The recording will be released via digital download and on compact disc with a major international record label, although no label has yet been confirmed.
The Beethoven release will mark the Cleveland Orchestra's first commercial recording under Welser-M‹st, who in now is his fifth season as the ensemble's music director. The soloists for the performances on January 11-13 at Severance Hall are soprano Measha Brueggergosman, mezzo-soprano Kelley O'Connor, tenor Frank Lopardo and bass Ren_ Pape.
The orchestra has hired Peter Alward, who recently retired as president of EMI Classics, to develop a partnership with a major record label for the licensing, marketing and distribution of CO recordings. He will work with executive director Gary Hanson, general manager Jonathan Martin and artistic administrator Frank Dans; discussions are reportedly underway with a number of international recording companies.
Alward will also advise on recording artists and repertoire, overall electronic media strategy and related artistic initiatives. Hanson commented, "Peter Alward is probably the most widely respected, experienced and successful individual in the world of classical music recording. We are very pleased that the Cleveland initiative is one of the very few projects that Peter has agreed to take on since retiring from EMI."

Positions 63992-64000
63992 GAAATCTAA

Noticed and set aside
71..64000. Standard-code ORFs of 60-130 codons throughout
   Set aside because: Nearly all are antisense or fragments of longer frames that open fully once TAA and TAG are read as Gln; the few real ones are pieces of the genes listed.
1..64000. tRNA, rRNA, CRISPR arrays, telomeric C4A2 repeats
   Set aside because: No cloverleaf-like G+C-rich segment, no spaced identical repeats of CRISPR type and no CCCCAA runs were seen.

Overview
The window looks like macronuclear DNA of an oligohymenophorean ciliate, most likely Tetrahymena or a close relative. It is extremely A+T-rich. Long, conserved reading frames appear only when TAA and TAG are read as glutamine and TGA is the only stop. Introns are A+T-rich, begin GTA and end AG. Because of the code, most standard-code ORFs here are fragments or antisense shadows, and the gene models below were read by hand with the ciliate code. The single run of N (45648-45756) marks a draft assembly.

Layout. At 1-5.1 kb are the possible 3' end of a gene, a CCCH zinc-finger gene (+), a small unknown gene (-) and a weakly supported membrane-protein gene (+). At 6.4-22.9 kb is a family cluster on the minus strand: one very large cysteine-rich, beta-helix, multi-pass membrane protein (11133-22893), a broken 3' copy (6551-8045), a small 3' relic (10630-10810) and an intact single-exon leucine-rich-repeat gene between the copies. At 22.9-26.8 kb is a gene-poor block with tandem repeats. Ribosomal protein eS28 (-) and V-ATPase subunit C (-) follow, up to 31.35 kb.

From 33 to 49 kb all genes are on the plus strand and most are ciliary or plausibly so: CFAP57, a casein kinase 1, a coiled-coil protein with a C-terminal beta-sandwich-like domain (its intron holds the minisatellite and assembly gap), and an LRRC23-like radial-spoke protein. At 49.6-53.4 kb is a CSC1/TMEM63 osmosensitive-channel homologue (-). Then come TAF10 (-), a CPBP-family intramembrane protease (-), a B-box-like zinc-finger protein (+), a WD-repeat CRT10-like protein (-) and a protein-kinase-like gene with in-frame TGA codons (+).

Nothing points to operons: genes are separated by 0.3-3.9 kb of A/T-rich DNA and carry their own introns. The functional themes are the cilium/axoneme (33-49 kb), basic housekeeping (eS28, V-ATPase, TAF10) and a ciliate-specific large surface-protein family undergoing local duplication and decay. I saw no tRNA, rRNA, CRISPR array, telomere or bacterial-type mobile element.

Alward first signed Welser-M‹st to EMI Classics in the late 1980s and guided the development of his recording career in Europe and America. Alward's credits at EMI also included work with conductors such as Claudio Abbado, Mariss Jansons, Herbert von Karajan, Riccardo Muti, Simon Rattle and Klaus Tennstedt, as well as solo artists including Martha Argerich, Daniel Barenboim, Plácido Domingo, Thomas Hampson, Anne-Sophie Mutter, Itzhak Perlman and Maxim Vengerov.
Alongside Alward, the Cleveland Orchestra has also named Michael Seberich as its producer and sound engineer. Seberich worked on the orchestra's recent television and DVD production of Bruckner's Symphony No. 5 under Welser-M‹st in the Abbey of St. Florian in Linz, Austria.
This recording initiative is made possible under the terms of the orchestra's most recent labor agreement, which stipulates that recordings will be self-produced from live performances, with copyright ownership retained by the orchestra. Musicians will receive a small up-front payment and a revenue-sharing royalty arrangement.
The Cleveland Orchestra has already released three recording of Beethoven's Ninth: with music director George Szell (1961, for Epic), Lorin Maazel (1978, Columbia) and Christoph von Dohnányi (1985, Telarc).